Home to the London Philharmonic Orchestra, Cadogan Hall also hosts a wide range of other performers. They needed a new sound setup to increase seating and make the hall more versatile. Autograph Sales and Installations put in a new LINA speaker system from Meyer Sound and a Yamaha CL3 digital mixer. Technical Sales Manager Chris Austin has the story
SVC: Alright, we have a complete sound system renovation for London’s very busy Cadogan Hall. Before we get to that tell us about Autograph Sales and Installations.
Chris Austin: Autograph Sales and Installations is the sister company of Autograph Sound. They’re well known for theater rental work, we focus on sales and installations, or increasingly integration. Our core market is theater, but we do a lot of work in education, house of worship, corporate stuff, and into more varied markets like retail and hospitality.
I’ve been through a bunch of YouTube videos on of Cadogan Hall and they have a lot of very different performances all happening back to back. It looks there’s been a new seating arrangement and a big update to the sound system.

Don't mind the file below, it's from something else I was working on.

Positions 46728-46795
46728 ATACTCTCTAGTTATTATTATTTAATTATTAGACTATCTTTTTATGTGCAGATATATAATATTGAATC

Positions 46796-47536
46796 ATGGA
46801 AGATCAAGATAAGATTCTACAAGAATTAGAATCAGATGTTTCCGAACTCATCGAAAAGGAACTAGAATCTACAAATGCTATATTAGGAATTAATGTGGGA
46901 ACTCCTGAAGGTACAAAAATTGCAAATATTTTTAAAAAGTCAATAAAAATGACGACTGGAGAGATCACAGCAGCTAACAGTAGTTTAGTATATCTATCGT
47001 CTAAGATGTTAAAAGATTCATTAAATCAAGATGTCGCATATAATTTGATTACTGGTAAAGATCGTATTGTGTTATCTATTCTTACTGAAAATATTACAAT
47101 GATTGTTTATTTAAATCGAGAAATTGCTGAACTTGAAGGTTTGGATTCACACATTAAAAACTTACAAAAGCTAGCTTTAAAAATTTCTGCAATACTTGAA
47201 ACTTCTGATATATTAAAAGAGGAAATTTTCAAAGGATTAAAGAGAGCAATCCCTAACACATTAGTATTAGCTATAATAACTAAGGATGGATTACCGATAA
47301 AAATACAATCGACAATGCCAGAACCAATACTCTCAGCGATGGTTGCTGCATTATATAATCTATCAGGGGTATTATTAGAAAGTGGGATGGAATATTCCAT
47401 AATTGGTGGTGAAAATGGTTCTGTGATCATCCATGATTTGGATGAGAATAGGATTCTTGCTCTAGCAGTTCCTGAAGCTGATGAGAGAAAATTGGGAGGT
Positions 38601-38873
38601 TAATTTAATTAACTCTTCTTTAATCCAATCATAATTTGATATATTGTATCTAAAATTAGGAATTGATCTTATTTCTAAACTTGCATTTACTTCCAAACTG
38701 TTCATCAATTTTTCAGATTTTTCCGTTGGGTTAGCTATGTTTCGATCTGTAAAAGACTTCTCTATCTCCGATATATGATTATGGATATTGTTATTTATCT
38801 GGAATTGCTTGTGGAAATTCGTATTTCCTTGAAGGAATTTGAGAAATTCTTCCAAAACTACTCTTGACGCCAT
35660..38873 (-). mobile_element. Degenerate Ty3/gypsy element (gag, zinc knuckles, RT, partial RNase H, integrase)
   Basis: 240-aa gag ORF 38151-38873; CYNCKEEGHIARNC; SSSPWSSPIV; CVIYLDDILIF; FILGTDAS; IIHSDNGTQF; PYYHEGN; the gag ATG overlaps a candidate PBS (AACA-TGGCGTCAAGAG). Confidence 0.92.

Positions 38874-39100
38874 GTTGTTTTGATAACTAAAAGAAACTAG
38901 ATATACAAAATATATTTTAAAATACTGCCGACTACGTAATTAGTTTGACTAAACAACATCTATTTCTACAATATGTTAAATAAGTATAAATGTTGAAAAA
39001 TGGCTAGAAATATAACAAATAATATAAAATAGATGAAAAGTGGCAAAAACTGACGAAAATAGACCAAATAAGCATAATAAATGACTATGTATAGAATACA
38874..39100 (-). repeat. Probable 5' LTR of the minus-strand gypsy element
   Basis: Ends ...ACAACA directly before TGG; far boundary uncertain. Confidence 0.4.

We’ve worked with Cadogan since they opened back in 2004. The building itself has been there since the early 1900s, but it was a church until it was converted to a concert hall in 2003-2004. We didn’t do the original install but we worked with the integrator that did, so in our capacity as a Meyer Sound partner we helped them come up with the design for the original PA and some of the surrounding systems. I believe we were also involved in tuning it back then. Between then and now, the programming has become a lot more diverse. They’re the home of the Royal Philharmonic Orchestra and they still do an awful lot of classical and orchestral program, but they also do a lot of contemporary jazz. They do a little bit of private-hire/corporate-hire events as well. So what originally went in was a very good system at the time, but the brief of what it needs to cover has evolved; that brought around the desire to upgrade.
I think they’re up to about a thousand seats now?
Yeah. They had a very large and luxurious front-of-house position at the front of the balcony that accommodated their old desk, and racks and racks of equipment. That came out as part of the changes and a new upper balcony was put in purely for technical services–for the lighting desk and a small sound console and video bits. So that gave them lots of seats back on the balcony and then they added infrastructure for a temporary front-of-house position in the stalls.
I think a new Yamaha CL3 was selected for the front of house mixer. Why was that particular one chosen?